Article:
Measurement of stresses and load distribution through concrete, steel and wood components and structures. Design of experiment. PREREQ: CE 3362.

CE 5568 Behavior of Composite Materials: 3 semester hours.

Macro and micromechanical behavior of laminae and laminates bending, buckling and vibration of laminated beams and plates. Equivalent to ME 5568. PREREQ: ENGR 3350 and MATH 2240.

CE 5575 Essentials of Geomechanics: 3 semester hours.

Essentials of rock fracture relevant to geological engineering including stress and strain, properties and classification of rock masses, rock fracture mechanisms. Equivalent to GEOL 5575. PREREQ: GEOL 4421 or ENGR 3350.

CE 5576 Engineering Geology Project: 1 semester hour.

Team projects studying actual problems in engineering geology. Equivalent to GEOL 5576. PREREQ: GEOL 5554, GEOL 4454, CE 5554, or CE 4454.

CE 5580 Earthquake Engineering: 3 semester hours.

Topics include: mechanism and characterization of earthquakes; seismic risk analysis; site and structural response; applications from points of view of engineer and geologist. Equivalent to GEOL 5583. PREREQ: GEOL 3313 or CE 3332, or permission of instructor.

CE 5599 Experimental Course: 1-6 semester hours.

This is an experimental course. The course title and number of credits are noted by course section and announced in the class schedule by the scheduling department. Experimental courses may be offered no more than three times. May be repeated.

CE 6626 Introduction to Computational Fluid Dynamics: 3 semester hours.

Introduction to the governing equations of fluid flow, their application to solve fluid flow problems and the traditional numerical methods used to solve the equations. Numerical methods will cover basic techniques in the solutions of parabolic, hyperbolic and elliptical type equations. In addition, students will be introduced to an industry Computational Fluid Dynamics (CFD) code. Application of the code and its limitations will be covered. PREREQ: CE/ME 3341 or equivalent.

CE 6628 Hydraulics of Pipelines: 3 semester hours.

A study and application of the principles and procedures involved in the design and operation of pipeline systems. Topics include a feasibility assessment, economic analysis, design of pipe size/pressure class, cavitation, hydraulic transients and the selection of pumps and valves. Comprehensive design problems are used to demonstrate pipeline design and operational problems. PREREQ: CE/ME 3341 or equivalent.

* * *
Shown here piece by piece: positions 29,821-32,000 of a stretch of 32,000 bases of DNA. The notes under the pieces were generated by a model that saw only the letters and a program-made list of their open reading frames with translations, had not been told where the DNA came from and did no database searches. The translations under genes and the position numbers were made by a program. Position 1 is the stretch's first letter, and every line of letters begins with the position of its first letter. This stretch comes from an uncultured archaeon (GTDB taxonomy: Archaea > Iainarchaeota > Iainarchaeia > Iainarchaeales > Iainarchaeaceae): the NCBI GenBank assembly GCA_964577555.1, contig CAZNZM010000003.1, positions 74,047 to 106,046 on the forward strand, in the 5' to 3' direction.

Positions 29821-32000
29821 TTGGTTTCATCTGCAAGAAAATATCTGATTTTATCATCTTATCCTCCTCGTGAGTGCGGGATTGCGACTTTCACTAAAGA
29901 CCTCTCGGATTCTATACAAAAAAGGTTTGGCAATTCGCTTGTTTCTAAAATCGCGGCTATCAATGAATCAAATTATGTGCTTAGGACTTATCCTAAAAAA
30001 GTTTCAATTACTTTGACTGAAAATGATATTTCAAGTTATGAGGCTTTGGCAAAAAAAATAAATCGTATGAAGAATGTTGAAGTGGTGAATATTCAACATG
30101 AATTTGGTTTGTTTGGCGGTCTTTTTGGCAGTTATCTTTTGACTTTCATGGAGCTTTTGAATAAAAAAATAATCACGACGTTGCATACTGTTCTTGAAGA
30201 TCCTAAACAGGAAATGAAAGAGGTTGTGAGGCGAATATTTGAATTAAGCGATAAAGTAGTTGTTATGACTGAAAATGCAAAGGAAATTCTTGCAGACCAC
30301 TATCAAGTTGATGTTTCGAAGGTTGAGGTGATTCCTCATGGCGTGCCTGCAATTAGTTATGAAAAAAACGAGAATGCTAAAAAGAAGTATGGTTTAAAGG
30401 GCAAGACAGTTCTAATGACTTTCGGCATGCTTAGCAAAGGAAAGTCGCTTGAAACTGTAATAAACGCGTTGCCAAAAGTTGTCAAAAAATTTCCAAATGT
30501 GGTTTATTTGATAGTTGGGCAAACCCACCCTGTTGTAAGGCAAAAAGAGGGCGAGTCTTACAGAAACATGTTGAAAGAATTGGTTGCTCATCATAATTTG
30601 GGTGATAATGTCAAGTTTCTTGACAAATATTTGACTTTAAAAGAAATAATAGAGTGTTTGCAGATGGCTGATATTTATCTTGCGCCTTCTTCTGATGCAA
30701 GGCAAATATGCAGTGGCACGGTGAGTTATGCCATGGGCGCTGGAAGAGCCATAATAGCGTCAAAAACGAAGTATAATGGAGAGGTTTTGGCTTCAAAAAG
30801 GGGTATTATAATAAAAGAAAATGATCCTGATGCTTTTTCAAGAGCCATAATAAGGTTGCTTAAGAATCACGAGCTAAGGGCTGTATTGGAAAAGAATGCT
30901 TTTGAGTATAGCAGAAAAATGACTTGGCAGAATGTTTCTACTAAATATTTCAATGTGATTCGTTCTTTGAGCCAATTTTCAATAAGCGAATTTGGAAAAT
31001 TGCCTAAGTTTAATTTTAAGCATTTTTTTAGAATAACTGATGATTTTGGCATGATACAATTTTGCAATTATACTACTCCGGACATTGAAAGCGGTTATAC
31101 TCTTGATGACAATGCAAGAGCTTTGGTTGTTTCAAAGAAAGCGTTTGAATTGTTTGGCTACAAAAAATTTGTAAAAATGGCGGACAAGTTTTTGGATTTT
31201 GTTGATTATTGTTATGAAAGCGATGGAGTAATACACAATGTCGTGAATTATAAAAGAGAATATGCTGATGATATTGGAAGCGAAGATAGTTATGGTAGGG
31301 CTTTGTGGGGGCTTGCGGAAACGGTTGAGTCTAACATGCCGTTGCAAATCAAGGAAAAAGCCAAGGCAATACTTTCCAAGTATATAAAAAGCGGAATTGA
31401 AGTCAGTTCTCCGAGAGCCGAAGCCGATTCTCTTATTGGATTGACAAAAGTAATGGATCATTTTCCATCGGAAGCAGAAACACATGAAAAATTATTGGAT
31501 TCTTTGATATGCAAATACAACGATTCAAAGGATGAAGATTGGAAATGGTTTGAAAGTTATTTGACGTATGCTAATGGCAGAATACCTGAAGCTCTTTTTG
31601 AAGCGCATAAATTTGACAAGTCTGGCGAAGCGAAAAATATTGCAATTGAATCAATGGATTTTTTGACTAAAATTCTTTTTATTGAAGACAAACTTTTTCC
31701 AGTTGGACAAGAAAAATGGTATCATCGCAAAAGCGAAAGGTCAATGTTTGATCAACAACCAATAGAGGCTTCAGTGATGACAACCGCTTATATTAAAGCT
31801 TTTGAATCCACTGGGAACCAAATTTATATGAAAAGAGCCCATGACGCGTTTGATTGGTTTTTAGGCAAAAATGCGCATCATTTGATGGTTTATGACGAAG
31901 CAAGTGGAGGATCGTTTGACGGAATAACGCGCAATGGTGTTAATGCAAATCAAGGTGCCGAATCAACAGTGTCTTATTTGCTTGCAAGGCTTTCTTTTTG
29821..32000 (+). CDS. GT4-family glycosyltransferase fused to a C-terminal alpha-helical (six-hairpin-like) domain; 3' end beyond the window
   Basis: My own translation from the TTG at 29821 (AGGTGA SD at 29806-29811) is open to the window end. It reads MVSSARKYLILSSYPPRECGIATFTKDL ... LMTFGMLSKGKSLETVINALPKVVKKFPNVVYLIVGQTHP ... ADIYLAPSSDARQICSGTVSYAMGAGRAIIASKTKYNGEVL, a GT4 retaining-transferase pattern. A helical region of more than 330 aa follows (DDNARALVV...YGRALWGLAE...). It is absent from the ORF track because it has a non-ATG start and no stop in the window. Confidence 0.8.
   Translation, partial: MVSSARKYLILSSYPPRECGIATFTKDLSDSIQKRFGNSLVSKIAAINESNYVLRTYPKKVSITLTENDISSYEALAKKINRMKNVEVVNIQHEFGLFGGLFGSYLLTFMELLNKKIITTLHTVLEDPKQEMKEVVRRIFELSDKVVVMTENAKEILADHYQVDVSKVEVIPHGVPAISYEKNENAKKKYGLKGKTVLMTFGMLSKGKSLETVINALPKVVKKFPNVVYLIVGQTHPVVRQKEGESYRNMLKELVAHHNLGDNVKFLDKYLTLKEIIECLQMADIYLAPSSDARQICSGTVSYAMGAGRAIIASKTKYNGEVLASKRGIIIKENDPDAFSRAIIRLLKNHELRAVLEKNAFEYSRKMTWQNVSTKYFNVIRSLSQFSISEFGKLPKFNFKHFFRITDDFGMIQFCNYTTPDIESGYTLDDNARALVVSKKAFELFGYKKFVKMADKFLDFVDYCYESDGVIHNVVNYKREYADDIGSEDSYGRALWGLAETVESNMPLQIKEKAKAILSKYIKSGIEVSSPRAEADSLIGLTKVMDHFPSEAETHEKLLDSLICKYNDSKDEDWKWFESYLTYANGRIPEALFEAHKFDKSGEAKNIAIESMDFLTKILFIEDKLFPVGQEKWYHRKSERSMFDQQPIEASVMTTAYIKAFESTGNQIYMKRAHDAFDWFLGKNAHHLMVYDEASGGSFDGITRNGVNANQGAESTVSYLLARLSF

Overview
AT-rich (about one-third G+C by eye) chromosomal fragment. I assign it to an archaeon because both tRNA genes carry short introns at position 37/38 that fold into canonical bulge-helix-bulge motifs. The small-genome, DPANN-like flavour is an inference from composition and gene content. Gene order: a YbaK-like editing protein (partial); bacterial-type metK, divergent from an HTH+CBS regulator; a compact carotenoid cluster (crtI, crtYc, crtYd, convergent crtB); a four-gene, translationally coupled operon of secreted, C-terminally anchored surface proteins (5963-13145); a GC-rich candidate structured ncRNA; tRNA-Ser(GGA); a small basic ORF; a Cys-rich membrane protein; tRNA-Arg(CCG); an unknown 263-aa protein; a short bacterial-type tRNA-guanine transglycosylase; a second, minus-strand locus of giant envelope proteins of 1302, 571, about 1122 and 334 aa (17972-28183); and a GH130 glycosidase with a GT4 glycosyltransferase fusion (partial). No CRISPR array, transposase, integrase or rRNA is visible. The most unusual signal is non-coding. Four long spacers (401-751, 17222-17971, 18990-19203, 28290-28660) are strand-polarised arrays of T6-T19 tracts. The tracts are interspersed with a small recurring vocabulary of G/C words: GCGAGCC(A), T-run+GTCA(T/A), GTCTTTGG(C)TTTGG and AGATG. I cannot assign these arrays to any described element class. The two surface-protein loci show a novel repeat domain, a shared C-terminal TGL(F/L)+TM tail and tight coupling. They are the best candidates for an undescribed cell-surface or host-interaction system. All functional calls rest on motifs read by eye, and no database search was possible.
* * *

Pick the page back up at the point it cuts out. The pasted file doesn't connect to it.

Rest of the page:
CE 6650 Thesis: 1-6 semester hours.

Thesis research must be approved by the student's advisory committee. Total of six credits are required to satisfy the research requirements for the degree. May be repeated. Graded S/U.

CE 6652 Advanced Topics: 3 semester hours.

Advanced topics in Civil Engineering and related fields, depending upon the interest of students and faculty. May be repeated for credit when topics vary. PREREQ: Permission of instructor.

CE 6660 Special Project: 1-3 semester hours.

A significant project, involving engineering applications, toward the completion of M.S. program with non-thesis option. Includes a report and oral examination. Total of three credits may be used to satisfy the degree requirement. May be repeated. Graded S/U.

CE 6664 Dynamics of Structures: 3 semester hours.

Evaluation of response of structures subjected to dynamic forces including earthquake-induced forces and deformations. Applications include single- and multi-degree of freedom systems, and continuous systems. PREREQ: ME 4440 or ME 5540 or permission of instructor.

CE 6665 Finite Element Methods: 3 semester hours.

Introduction to finite element methods applied to linear one- and two-dimensional problems. Application of the concept to specific problems in various fields of engineering and applied sciences. Equivalent to ME 6665. PREREQ: ENGR/CE/ME 3350 and MATH 3360.

CE 6667 Structures and Mechanics Laboratory: 3 semester hours.

Strain gauge installation and circuitry. Strain measurements and analysis of variety of structural and mechanical systems. Dynamic measurements of various structures. PREREQ: CE 5531 or CE 4431 or permission of instructor.

CE 6699 Experimental Course: 1-6 semester hours.

This is an experimental course. The course title and number of credits are noted by course section and announced in the class schedule by the scheduling department. Experimental courses may be offered no more than three times. May be repeated.

CE 8850 Doctoral Dissertation: 1-24 semester hours.

Research toward completion of the dissertation for Ph.D. in Engineering and Applied Science. Variable credits. May be repeated. Graded S/U.

Env Engr Courses